Jump Training and Fast Twitch Muscles Part 2
What's going on guys, welcome back with me Alan from berzingues.over-blog.com. The mechanics of jumping are simple and well known. The bottom line is you need legs that amount to powerful, coiled springs. That means you need legs with explosive muscle fibers and the ability to shorten and stretch them dynamically. Proper weight training techniques can focus on developing power and quickness in the fast twitch muscles of your legs. However, your weight training should not stop there. The act of leaping involves the entire body. Upper body strength is also important for creating the upward momentum necessary for a good leap. Some research has shown that the arms contribute on average 10% to takeoff velocity during a jump.
Many recommend a combination of dynamic weight training and plyometrics. A good example of a dynamic weight training exercise is the jump squat. Lighter loads (30% of your one max rep) are recommended and the resistance is accelerated explosively through the full range of motion. Olympic lifts such as power cleans, the snatch and the clean and jerk are all dynamic weight training exercises that focus on and recruit new fast twitch fibers. Indeed, to perform these lifts successfully requires a great deal of speed. As the athlete develops more strength they are simultaneously decreasing their muscle reaction time. Dynamic weight training can have a powerful effect on your jumping ability. However, be aware that many dynamic weight training exercise can be complex and require great attention to proper technique as well as proper coaching.
A critical part of speed training is a discipline called over speed training. Over speed training is where an athlete moves their body or parts of their body at speeds higher than normally seen during the competition. Over speed workouts require athletes to run or move typically 10% faster than they are capable of without assistance. This is typically accomplished with the aid of a partner who pulls you along with elastic bands or simply by running downhill. Such workout exceeds the muscles natural limitations and stimulates fast twitch muscles and will even recruit new fast twitch fiber within the same muscle groups.
Progressive over speed training combined with standard speed training exercises such as burst sprints, jumping rope, etc. has been proven to stimulate fast twitch muscle response and coordination.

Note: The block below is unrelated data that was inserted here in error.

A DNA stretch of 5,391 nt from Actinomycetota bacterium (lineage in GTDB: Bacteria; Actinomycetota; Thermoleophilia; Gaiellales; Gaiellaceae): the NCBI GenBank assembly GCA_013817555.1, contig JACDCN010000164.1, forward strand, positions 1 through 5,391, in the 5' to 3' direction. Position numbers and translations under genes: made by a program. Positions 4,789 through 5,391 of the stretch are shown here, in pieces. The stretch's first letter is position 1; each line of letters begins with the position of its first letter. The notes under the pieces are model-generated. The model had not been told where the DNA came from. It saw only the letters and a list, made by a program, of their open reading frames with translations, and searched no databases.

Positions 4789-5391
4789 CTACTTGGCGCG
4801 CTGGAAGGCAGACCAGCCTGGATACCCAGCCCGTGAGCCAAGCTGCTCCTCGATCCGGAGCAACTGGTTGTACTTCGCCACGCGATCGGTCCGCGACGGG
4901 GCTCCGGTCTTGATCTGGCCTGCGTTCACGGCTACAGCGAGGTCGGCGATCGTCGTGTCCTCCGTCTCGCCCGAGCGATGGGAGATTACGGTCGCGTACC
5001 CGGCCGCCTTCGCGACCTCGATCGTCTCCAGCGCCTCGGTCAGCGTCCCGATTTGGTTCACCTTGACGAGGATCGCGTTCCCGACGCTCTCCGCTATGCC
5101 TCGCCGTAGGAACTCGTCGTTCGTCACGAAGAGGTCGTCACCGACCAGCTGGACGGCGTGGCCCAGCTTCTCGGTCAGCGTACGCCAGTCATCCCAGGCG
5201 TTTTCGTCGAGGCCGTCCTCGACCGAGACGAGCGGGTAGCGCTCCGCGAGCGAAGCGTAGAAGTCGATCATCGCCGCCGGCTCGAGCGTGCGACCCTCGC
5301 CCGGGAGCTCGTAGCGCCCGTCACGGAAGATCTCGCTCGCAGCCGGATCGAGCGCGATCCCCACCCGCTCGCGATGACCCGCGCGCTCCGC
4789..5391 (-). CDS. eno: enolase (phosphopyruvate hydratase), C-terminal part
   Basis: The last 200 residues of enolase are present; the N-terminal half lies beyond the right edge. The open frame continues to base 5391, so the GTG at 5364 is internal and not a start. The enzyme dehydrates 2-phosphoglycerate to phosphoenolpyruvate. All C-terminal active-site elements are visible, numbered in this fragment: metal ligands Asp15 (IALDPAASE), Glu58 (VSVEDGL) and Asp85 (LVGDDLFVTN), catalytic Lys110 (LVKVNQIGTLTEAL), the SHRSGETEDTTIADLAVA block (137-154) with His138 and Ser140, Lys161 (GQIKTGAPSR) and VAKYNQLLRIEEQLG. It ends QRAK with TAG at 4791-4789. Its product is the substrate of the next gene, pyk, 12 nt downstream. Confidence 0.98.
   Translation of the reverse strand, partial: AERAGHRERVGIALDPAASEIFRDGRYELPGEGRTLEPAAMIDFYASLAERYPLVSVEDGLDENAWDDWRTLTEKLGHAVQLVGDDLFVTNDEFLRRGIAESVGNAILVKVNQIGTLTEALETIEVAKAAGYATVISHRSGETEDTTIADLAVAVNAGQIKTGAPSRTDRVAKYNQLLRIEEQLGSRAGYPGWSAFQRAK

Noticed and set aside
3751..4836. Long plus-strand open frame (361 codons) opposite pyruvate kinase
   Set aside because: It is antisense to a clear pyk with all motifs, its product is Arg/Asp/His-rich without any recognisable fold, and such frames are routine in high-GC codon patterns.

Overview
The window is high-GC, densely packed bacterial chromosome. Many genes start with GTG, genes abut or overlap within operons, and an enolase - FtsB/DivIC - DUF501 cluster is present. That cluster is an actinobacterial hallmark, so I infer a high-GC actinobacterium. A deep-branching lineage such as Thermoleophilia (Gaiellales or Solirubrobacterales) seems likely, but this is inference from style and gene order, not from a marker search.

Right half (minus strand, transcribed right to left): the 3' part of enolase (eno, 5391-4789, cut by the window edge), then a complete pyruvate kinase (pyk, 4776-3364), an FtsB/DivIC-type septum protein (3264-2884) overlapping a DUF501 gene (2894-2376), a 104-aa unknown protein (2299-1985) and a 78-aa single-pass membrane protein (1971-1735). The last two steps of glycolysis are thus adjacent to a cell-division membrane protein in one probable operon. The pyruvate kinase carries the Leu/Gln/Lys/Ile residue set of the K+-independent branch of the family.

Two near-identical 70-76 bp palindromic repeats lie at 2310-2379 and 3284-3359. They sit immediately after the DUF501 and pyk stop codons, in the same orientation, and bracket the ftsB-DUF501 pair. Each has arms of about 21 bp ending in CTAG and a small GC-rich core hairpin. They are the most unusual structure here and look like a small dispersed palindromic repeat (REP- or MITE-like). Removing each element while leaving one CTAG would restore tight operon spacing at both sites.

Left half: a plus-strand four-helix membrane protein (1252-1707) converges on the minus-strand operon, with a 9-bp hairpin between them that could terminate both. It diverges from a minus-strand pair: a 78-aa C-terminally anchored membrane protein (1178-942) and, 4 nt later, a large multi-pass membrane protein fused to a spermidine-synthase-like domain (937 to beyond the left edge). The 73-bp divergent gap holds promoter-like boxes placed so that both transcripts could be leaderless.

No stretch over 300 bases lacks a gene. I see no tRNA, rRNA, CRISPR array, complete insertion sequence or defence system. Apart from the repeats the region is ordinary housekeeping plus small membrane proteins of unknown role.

Proper flexibility has long been known to be a critical part of developing a great vertical leap. There are actually two types of flexibility, static and dynamic. Static flexibility is the type of flexibility seen when a dancer places their leg on the bar and holds it there. The muscles being stretched remained stretched and relaxed. In contrast, dynamic flexibility is seen when a muscle allows to quickly stretch beyond the normal limit of static flexibility and then snap back, as when performing a high kick. These different types of flexibility are actually two separate abilities.
For purposes of vertical jump training, flexibility is important in order to place body segments in the optimal position to produce maximum force and to allow the joints to move freely and quickly. Thus, dynamic flexibility is more desirable, especially for leaping sports. Indeed, one can have too much static flexibility where a muscle is so relaxed through its range of motion will not spring back powerfully. Your muscles act like rubber bands to facilitate jumping. Having said that, a proper amount of static flexibility is still necessary, even essential in injury prevention.
In order to train and recruit the most Type II muscle fibers, your vertical jump training program should include all three of the components discussed above. While you may see benefits from training within only one area, research has shown that maximum benefits result from a well designed combined program. You can learn more about these various vertical jump training techniques on the Get More Hops! Blog.